Fears many missed out on Covid cash 

Hundreds of care home patients have been missing out on thousands of pounds of emergency funding due to bungling bureaucrats, Money Mail can reveal.

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Anyone discharged from hospital between March and August who required ‘new or extended’ care was supposed to have their costs covered by the State. This was to free up hospital beds by suspending the requirement for patients to have pre-discharge assessments.

In September, the Government said it would continue to fund these patients for six weeks until assessments had been carried out.

But many had their funding withdrawn after a few weeks or before assessments had been completed, according to care experts Beacon. Care bills are around £1,000 a week, so families could be owed thousands of pounds.

Managing director Dan Harbour says mistakes are occurring due to ‘a lack of resources, bad practice and ignorance’.

A Government spokesman says: ‘We are committed to ensuring individuals eligible to receive NHS Continuing Healthcare are identified, assessed and receive an appropriate package of care quickly.

‘We’ve made £1.3 billion funding available to support the discharge process in March, and £588 million in August to continue supporting safe and timely discharge over winter.’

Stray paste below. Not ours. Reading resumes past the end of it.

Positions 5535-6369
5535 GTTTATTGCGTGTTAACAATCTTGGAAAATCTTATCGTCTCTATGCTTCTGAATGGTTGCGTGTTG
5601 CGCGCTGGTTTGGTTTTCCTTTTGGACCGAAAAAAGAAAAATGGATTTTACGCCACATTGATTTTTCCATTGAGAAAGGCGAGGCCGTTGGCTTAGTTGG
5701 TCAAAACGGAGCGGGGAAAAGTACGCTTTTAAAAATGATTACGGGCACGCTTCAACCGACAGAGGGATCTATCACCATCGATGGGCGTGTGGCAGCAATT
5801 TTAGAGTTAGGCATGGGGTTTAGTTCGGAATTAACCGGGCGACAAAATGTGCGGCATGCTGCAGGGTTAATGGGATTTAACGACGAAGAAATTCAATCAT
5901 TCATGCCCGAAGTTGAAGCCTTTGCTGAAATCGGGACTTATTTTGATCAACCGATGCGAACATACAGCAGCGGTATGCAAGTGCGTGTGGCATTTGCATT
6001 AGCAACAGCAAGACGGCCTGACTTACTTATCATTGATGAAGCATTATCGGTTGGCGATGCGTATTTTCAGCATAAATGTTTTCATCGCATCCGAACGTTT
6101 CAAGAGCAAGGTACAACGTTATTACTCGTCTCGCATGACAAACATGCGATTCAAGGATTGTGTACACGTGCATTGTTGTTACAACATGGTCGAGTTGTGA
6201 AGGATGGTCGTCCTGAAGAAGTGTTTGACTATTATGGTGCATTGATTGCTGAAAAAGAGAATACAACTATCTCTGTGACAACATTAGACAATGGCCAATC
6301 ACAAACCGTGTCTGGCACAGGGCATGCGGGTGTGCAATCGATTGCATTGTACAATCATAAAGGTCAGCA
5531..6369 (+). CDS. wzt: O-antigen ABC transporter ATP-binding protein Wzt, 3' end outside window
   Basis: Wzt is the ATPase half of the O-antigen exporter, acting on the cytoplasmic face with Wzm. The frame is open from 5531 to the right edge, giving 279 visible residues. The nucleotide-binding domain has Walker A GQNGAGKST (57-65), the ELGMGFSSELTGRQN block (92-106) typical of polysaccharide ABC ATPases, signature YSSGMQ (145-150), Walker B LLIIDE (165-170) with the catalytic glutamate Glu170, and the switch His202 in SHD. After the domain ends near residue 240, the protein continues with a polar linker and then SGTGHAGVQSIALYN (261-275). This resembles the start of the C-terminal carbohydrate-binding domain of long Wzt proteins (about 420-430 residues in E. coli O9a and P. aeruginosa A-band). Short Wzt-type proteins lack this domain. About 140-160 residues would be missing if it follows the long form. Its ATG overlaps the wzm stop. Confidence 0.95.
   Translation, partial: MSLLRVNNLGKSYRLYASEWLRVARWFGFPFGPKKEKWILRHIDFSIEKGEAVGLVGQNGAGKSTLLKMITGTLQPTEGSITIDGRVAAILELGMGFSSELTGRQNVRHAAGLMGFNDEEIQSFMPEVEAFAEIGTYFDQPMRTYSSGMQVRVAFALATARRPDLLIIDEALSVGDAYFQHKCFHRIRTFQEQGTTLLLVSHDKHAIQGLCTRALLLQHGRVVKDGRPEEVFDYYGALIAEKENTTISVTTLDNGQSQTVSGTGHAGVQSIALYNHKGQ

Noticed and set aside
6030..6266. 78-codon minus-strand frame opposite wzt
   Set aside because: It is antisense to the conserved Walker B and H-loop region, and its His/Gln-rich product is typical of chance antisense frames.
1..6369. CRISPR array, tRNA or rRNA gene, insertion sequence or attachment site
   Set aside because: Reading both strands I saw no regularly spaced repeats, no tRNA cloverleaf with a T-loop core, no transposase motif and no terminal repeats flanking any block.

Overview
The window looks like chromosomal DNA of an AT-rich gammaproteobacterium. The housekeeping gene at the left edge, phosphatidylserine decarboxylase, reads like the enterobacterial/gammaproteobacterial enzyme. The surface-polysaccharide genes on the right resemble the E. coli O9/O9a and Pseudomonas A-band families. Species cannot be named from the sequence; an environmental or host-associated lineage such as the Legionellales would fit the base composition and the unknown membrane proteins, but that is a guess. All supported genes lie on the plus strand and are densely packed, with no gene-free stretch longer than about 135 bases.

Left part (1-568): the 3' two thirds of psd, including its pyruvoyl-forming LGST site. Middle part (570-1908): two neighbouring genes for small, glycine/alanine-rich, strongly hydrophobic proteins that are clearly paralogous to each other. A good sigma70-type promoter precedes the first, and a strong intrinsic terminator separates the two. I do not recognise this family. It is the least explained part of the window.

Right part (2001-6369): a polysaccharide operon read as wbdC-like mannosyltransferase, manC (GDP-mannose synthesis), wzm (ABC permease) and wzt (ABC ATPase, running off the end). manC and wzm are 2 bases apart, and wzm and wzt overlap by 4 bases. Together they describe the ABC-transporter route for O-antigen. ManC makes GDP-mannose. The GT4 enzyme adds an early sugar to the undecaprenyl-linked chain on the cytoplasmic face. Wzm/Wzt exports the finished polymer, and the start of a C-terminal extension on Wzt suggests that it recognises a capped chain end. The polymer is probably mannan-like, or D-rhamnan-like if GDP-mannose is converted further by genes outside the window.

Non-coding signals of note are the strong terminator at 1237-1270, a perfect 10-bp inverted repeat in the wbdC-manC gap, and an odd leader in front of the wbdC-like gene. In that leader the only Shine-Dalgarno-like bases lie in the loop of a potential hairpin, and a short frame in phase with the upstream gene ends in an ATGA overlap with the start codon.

1. A resolution by the CCG, with a meeting and panel review.

2. An Independent Review by NHS England, which can lead to a review of the CCG’s decision by an independent panel of health and social care professionals.

3. Referral to the Parliamentary and Health Service Ombudsman for a full investigation.

How can I pursue a claim?

Appeals are stressful and time-consuming. Only make one if you have clear grounds for success. 

Assessments are often carried out incorrectly. For example, if the patient or their representative wasn’t invited to the face-to-face meeting, or given an opportunity to speak, you can appeal.

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Did the assessment reflect the patient’s needs accurately? Point out evidence that was not considered.

Appeal if a CCG has considered factors it is not supposed to, such as the ability of the care home to manage the patient’s needs.

Take time to understand why the patient has been assessed as ineligible and refer to the specifics outlined in your appeal letter. Prepare thoroughly and always take notes during meetings.

Pensioner Pete Edmonds was saved from having to sell his mother-in-law’s home after winning back £118,000 in funding.

Ena Thorne, 96, was initially assessed in May 2017, but was deemed ineligible for funding, despite being wheelchair-bound and having Alzheimer’s.

Pete enlisted the help of solicitors Farley Dwek, who lodged an appeal in May 2018. It took until June 2019 for Lewisham CCG to admit Ena was eligible all along.

They were repaid £118,000 in September 2019 after the review concluded the severity of Edna’s condition was underplayed in the initial assessment.

An NHS spokesman said: ‘Continuing health care funding is available to a minority of people whose needs are assessed on an individual level, with guidance on eligibility currently set by the Government and those who are concerned can request an independent appeal review.’

Visit beaconchc.co.uk for free independent advice.

m.dilworth@dailymail.co.uk